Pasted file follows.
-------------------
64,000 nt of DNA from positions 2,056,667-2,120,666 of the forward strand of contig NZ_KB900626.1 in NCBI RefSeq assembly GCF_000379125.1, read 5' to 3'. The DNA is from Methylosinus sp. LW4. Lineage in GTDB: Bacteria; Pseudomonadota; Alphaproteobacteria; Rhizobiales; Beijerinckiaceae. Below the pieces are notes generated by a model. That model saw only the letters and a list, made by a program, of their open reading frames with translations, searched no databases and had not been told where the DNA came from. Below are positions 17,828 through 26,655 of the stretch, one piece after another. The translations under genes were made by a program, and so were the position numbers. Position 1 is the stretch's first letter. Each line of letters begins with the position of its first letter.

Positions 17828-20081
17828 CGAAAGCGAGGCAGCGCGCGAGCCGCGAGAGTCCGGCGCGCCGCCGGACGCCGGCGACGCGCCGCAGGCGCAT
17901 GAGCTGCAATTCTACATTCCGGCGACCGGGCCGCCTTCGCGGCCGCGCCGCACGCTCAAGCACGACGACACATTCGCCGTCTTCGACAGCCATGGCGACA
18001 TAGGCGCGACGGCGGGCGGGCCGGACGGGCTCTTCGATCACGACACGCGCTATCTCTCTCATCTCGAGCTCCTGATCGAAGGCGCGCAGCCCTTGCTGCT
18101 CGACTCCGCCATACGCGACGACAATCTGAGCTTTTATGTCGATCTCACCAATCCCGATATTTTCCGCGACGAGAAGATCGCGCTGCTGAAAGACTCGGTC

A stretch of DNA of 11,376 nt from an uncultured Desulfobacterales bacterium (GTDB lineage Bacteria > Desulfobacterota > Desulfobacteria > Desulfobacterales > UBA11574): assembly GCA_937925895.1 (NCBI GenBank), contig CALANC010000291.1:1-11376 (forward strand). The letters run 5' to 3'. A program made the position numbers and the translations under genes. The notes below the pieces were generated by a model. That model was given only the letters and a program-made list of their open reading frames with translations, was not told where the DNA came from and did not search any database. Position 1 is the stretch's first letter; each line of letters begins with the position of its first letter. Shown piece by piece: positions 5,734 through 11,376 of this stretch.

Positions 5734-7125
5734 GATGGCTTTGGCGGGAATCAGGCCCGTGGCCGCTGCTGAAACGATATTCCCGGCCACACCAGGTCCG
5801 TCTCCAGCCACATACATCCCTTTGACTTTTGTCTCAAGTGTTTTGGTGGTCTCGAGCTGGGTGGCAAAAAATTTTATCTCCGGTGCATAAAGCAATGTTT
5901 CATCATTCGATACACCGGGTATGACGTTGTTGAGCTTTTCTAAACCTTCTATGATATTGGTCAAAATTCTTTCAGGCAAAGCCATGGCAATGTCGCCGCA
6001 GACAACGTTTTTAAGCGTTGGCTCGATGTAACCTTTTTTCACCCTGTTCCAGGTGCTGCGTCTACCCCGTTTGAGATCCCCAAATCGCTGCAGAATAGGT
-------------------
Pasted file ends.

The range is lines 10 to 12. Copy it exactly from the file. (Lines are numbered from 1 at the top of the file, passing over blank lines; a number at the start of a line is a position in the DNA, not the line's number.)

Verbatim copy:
5801 TCTCCAGCCACATACATCCCTTTGACTTTTGTCTCAAGTGTTTTGGTGGTCTCGAGCTGGGTGGCAAAAAATTTTATCTCCGGTGCATAAAGCAATGTTT
5901 CATCATTCGATACACCGGGTATGACGTTGTTGAGCTTTTCTAAACCTTCTATGATATTGGTCAAAATTCTTTCAGGCAAAGCCATGGCAATGTCGCCGCA
6001 GACAACGTTTTTAAGCGTTGGCTCGATGTAACCTTTTTTCACCCTGTTCCAGGTGCTGCGTCTACCCCGTTTGAGATCCCCAAATCGCTGCAGAATAGGT